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I have a DC power source which can provide up to 5V, 50mA (LabJack maximum output current, voltage bus-powered) and I want to power my relay (SDT-S-105LMR2,000) with 5V, 100mA. I have an option to use NPN transistor with a DC current gain of approximately 2, but the 0.7V voltage drop is not that nice.

First question - Is the circuit logic correct (more attention on the added current booster)?

Second question - Because I am building 16 channel relay board, is there more convenient option for boosting the current for each of the relay (preferably less components)?

Third question - Will the LabJack supplied power will be a good enough source for 16 relays (working at different times)?

schematic

simulate this circuit – Schematic created using CircuitLab

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  • \$\begingroup\$ Why not use a more sensitive relay or an opto-isolator to pick the relay using Vin and its common? \$\endgroup\$ – Transistor Oct 4 at 16:15
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You can't in the way you try it. Your source is 250mW, your relay requires 500mW. You have not got enough energy.

A transistor can amplify current but not out of thin air. It needs to come from somewhere.

What you can try is to see what the relay hold current is. It is often much lower then the 'attack'* or "pick" current. In that cause you might store energy in a capacitor and use that to get the relay to 'start' en then your 50mA may be enough to 'hold' it.

*I can't remember if that is the right term...

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  • \$\begingroup\$ Unfortunately, the minimum current required is already 100mA, as it says in the datasheet. Thank you, I now know that I need to use different power supply for this relay. \$\endgroup\$ – Gabriel Oct 4 at 16:33
  • \$\begingroup\$ @Gabriel - You've missed the point. If you put a large capacitor on the 5 volts, it will be able to provide a much greater current than 50 mA - but only for a short time. With a big enough cap, you can provide 100 mA long enough to activate the relay. Once this has happened the current can fall to the power supply level (50 mA), and if the holding current is equal or less than 50 mA, the relay will continue to hold closed. \$\endgroup\$ – WhatRoughBeast Oct 4 at 16:39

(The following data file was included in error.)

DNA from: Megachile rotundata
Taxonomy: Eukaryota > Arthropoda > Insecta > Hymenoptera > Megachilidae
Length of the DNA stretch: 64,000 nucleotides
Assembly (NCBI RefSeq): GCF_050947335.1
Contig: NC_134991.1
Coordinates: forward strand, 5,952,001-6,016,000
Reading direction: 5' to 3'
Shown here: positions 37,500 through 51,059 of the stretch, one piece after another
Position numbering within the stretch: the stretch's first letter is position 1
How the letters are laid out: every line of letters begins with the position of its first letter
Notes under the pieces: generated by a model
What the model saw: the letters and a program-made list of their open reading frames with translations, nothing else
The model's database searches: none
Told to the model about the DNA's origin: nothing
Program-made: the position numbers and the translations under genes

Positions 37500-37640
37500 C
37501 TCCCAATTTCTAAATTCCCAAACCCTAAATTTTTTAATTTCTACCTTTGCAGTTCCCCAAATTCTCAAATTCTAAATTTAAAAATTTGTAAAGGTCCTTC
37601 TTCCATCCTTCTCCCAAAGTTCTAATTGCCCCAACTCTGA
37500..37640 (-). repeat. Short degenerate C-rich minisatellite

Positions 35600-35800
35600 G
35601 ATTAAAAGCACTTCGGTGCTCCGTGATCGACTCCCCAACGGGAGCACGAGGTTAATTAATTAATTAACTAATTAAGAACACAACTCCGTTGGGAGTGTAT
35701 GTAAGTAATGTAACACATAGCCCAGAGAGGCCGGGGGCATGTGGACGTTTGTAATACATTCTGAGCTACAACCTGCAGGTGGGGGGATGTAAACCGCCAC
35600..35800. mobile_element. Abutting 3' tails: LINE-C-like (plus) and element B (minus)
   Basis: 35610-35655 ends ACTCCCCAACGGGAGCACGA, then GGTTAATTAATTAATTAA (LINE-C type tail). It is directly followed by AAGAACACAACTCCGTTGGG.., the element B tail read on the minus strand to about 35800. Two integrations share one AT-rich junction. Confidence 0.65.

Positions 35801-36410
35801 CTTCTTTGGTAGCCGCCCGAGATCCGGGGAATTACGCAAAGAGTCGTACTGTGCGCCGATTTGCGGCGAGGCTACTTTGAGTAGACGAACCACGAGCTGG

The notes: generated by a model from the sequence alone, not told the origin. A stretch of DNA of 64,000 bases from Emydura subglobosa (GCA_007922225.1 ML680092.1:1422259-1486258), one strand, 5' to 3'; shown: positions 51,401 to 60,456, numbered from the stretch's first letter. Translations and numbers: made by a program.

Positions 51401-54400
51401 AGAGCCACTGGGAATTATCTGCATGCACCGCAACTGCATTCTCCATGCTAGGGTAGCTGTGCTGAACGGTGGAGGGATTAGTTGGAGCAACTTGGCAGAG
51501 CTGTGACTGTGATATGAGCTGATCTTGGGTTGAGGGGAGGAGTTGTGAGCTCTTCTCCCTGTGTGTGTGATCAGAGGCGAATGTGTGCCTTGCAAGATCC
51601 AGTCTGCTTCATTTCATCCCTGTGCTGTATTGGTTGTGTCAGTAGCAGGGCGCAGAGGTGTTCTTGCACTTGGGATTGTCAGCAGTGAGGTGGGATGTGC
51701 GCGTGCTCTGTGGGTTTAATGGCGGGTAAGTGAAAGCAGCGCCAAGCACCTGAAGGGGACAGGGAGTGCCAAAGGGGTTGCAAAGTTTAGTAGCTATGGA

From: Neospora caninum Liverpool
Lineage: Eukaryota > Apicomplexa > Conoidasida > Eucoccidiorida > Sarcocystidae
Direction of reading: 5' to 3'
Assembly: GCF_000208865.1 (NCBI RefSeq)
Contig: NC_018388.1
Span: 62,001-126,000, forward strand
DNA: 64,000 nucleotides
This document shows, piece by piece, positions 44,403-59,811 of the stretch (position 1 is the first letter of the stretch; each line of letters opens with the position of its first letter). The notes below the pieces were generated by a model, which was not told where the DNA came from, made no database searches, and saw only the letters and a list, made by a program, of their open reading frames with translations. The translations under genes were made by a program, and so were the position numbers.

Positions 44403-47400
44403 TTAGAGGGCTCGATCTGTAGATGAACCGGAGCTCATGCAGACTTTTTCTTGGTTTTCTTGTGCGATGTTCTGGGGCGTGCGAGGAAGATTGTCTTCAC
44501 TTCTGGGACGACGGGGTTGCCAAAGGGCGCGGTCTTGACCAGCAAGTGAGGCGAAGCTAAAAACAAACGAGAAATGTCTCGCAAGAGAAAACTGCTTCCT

• \$\begingroup\$ Is "pick-up current" what you are thinking of Oldfart? :) \$\endgroup\$ – rdtsc Oct 4 at 18:26
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A slight modification to your design.

A mosfet can have a lower voltage drop than a BJT due to small Rds-on (10mΩ is common). It's not about transistor current gain; you need to operate the transistor in saturation mode. This is much easier to do with a mosfet.

No need for the upper transistor Q2.

I added C1 as a current reservoir, like @Oldfart alludes to, to get the pick current. If you don't have a 1000uF cap laying around you can parallel up a few smaller values to get you close.

All solenoid/relays have a pick current and a hold current. Although the manufacture may not tell you both. The hold current can easily be as low as 10% to 20% of the pick current. The pick current is the amount of current needed to get the relay to move its armature.

R1 can be anything from 10Ω to a few kΩ.

schematic

simulate this circuit – Schematic created using CircuitLab

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Q2 is not needed and R1 could be larger, say 10k. I suggest you check out the ULNxxxx series of relay drivers. There you have say 8 drivers in one DIL package. Anyway, you will need an extra power source.

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Thank you for the answers, it really made me think and I find solution of @Aaron and @Oldfart well fitting for one relay. Only, what I find disturbing is, when I have 16 charging capacitors by only 5V, 50mA power source, which means that the current will be divided. My conclusion is to use extra power source with suitable power rating as @AndersG said (I did not want to use ULNxxxx series of relay drivers, because I need I2C or SPI).

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